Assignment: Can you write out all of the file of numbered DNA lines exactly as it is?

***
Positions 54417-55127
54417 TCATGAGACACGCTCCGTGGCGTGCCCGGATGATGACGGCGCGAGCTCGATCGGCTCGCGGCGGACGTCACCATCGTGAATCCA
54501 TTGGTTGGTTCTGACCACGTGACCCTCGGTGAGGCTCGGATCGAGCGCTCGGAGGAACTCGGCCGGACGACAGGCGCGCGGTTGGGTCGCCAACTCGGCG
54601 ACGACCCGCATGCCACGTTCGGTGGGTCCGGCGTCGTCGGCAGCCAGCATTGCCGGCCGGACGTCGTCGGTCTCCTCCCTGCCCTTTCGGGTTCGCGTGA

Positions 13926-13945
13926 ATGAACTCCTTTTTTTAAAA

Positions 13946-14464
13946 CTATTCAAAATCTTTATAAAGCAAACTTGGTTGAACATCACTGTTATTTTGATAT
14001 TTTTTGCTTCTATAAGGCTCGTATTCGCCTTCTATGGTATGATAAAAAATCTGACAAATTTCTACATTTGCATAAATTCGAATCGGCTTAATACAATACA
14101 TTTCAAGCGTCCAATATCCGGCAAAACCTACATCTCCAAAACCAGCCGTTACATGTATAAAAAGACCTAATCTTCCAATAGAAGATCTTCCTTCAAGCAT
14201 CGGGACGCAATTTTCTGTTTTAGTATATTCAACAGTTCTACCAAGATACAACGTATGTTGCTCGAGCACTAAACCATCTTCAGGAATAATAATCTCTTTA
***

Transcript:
Positions 54417-55127
54417 TCATGAGACACGCTCCGTGGCGTGCCCGGATGATGACGGCGCGAGCTCGATCGGCTCGCGGCGGACGTCACCATCGTGAATCCA
54501 TTGGTTGGTTCTGACCACGTGACCCTCGGTGAGGCTCGGATCGAGCGCTCGGAGGAACTCGGCCGGACGACAGGCGCGCGGTTGGGTCGCCAACTCGGCG
54601 ACGACCCGCATGCCACGTTCGGTGGGTCCGGCGTCGTCGGCAGCCAGCATTGCCGGCCGGACGTCGTCGGTCTCCTCCCTGCCCTTTCGGGTTCGCGTGA

Positions 13926-13945
13926 ATGAACTCCTTTTTTTAAAA

Positions 13946-14464
13946 CTATTCAAAATCTTTATAAAGCAAACTTGGTTGAACATCACTGTTATTTTGATAT
14001 TTTTTGCTTCTATAAGGCTCGTATTCGCCTTCTATGGTATGATAAAAAATCTGACAAATTTCTACATTTGCATAAATTCGAATCGGCTTAATACAATACA
14101 TTTCAAGCGTCCAATATCCGGCAAAACCTACATCTCCAAAACCAGCCGTTACATGTATAAAAAGACCTAATCTTCCAATAGAAGATCTTCCTTCAAGCAT
14201 CGGGACGCAATTTTCTGTTTTAGTATATTCAACAGTTCTACCAAGATACAACGTATGTTGCTCGAGCACTAAACCATCTTCAGGAATAATAATCTCTTTA